When you decide to adopt internationally, the first thing you need to do is research which countries are open to adoption. Some countries, such as China and South Korea, have fairly predictable systems of adoption, but others, like Uganda, can fluctuate greatly.
It’s important to note that Uganda is not a Hague Convention country. This is a significant distinction, as it means there are no overall guidelines for intercountry adoption. In 2016, there were 187 adoptions from Uganda, but owing to a recent amendment to Uganda’s Children Act, adoption from this beautiful, landlocked East African country has become more difficult.
In May 2016, the Ugandan president signed into law an amendment that changed the requirements for intercountry adoption. Like many countries, Uganda has reprioritized domestic adoption, calling intercountry adoption “a last option” for waiting children. Per the new amendment, available children may only be assigned guardianship to individuals who have resided in Uganda for at least three continuous months. This means that if you are interested in adopting a child, you must live in the country of Uganda for 90 days prior to assuming guardianship.
But once you assume guardianship, you will still need to remain in the country. The good news is the amendment changed the pre-adoption residency requirement from three years to one year, so once you assume guardianship, you may begin fostering your child in-country. These requirements may be waived in “exceptional circumstances,” but there is no reference for what these exceptional circumstances might be. Without a waiver, you can expect to spend roughly 15 months in Uganda.
The U.S. State Department advises that the May 2016 changes to intercountry adoption laws may be the first of other changes yet to come. One of the difficulties has been that the Ministry of Gender, Labour and Social Development—Uganda’s central adoption authority—and Uganda’s High Court often have differing interpretations of Ugandan law and regulations. This has led to confusion for prospective adoptive parents, as well as misinformation for those parents already engaging in in-country fostering.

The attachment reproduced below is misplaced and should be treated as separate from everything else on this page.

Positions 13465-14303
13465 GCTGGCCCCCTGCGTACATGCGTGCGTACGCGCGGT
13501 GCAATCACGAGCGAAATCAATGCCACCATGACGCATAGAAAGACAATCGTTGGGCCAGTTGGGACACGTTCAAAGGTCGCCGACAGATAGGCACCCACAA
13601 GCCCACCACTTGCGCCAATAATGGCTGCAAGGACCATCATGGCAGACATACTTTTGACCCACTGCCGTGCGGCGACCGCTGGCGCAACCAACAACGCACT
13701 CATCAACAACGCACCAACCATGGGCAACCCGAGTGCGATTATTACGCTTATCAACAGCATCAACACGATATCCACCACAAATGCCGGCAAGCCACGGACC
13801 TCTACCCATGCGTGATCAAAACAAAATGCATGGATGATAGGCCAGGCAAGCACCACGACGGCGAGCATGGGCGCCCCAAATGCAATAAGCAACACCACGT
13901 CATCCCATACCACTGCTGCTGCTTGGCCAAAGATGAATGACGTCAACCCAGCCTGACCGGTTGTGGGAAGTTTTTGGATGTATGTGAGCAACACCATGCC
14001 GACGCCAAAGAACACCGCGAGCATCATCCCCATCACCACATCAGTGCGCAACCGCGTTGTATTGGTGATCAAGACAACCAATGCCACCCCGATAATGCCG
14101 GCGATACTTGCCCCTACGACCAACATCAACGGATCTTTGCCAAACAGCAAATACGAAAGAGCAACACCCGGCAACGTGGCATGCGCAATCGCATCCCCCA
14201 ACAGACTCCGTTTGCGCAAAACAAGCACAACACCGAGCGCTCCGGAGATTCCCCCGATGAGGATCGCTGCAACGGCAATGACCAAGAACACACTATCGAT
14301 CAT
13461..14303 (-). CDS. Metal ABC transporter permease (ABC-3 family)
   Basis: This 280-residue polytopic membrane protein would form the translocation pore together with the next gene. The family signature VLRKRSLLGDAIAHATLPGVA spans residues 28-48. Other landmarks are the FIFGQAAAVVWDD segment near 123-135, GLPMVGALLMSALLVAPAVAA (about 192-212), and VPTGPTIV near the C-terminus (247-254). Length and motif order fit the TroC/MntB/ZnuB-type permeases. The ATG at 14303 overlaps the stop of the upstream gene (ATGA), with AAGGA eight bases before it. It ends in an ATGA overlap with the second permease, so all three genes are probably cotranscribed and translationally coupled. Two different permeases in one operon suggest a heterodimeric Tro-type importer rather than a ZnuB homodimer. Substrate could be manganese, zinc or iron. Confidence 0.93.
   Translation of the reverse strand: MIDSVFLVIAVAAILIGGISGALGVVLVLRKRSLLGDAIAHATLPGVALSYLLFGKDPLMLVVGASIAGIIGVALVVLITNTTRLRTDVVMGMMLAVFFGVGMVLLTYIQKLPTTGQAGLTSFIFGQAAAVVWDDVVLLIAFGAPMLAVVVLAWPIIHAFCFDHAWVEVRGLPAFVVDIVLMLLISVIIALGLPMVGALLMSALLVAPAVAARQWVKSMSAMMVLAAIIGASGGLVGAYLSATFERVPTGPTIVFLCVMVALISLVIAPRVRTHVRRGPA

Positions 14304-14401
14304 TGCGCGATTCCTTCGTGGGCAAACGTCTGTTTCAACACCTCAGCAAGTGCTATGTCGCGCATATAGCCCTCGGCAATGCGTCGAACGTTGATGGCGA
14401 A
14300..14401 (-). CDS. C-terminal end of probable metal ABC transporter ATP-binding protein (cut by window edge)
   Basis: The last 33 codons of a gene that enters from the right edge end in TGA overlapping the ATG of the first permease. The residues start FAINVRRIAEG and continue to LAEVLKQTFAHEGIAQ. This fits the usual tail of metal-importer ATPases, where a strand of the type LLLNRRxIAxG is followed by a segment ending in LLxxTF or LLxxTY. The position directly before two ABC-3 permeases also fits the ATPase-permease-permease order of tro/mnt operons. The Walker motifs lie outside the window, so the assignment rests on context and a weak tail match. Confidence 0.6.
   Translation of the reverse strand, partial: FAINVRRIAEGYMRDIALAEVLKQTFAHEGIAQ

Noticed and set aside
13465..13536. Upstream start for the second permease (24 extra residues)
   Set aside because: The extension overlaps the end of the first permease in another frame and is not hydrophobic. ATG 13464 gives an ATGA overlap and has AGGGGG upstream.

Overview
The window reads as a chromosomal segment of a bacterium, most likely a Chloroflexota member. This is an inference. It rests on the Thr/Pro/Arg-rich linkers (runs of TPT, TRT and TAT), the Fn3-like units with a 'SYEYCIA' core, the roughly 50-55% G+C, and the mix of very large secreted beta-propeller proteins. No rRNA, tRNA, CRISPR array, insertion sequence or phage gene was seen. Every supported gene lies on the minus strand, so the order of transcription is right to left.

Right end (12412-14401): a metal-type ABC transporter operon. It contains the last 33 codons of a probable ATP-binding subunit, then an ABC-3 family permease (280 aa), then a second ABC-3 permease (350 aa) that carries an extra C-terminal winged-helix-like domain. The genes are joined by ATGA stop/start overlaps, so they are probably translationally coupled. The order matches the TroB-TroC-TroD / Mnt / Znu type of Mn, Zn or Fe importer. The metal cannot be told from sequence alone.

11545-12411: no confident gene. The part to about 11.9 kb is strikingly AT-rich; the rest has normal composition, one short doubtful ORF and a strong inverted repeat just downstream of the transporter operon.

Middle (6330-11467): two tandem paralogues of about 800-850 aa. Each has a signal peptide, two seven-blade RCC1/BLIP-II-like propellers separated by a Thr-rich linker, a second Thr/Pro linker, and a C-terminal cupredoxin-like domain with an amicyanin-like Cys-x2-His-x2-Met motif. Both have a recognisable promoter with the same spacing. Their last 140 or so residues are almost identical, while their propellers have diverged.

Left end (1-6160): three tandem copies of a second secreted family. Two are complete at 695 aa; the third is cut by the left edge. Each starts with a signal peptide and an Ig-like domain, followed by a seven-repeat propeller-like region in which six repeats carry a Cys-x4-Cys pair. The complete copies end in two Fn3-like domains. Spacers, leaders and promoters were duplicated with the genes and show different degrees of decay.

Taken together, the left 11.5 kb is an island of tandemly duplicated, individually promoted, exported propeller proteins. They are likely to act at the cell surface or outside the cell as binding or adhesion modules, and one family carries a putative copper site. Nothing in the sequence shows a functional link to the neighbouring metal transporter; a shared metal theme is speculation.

Adopting from Uganda
The children available for adoption from Uganda are between the ages of 2 and 8 years old. Prospective adoptive parents must be open to a child at least 3 years of age. Like most international adoption, children with special needs are common, including children affected by malaria or who are HIV positive.
If you are interested in adopting from Uganda, you should know there are some additional requirements. Prospective parents must be at least 25 years of age and must be at least 21 years older than the adoptive child. For married couples, there is no minimum duration of marriage to qualify for adoption. Singles are welcome to apply, though single applicants may only adopt a child of the same sex. There are no minimum financial requirements to apply, though families with five children or more are not permitted to adopt. The average timeline for adoption is 18 to 36 months, and the cost falls between $30,000 and $40,000, including agency, program, government, and travel fees.
To learn about a real family who adopted from Uganda, click here.
For international adoption photolisting, visit adoption.com/photolisting.
Jennifer S. Jones is a writer, performer, storyteller, and arts educator. In a small government office in China, Jennifer became an adoptive mother. She is passionate about the adoption community and talks about the ins and outs, ups and downs, joys and “Is this really us?!?” whenever she can. She writes about her experiences at www.letterstojack.com.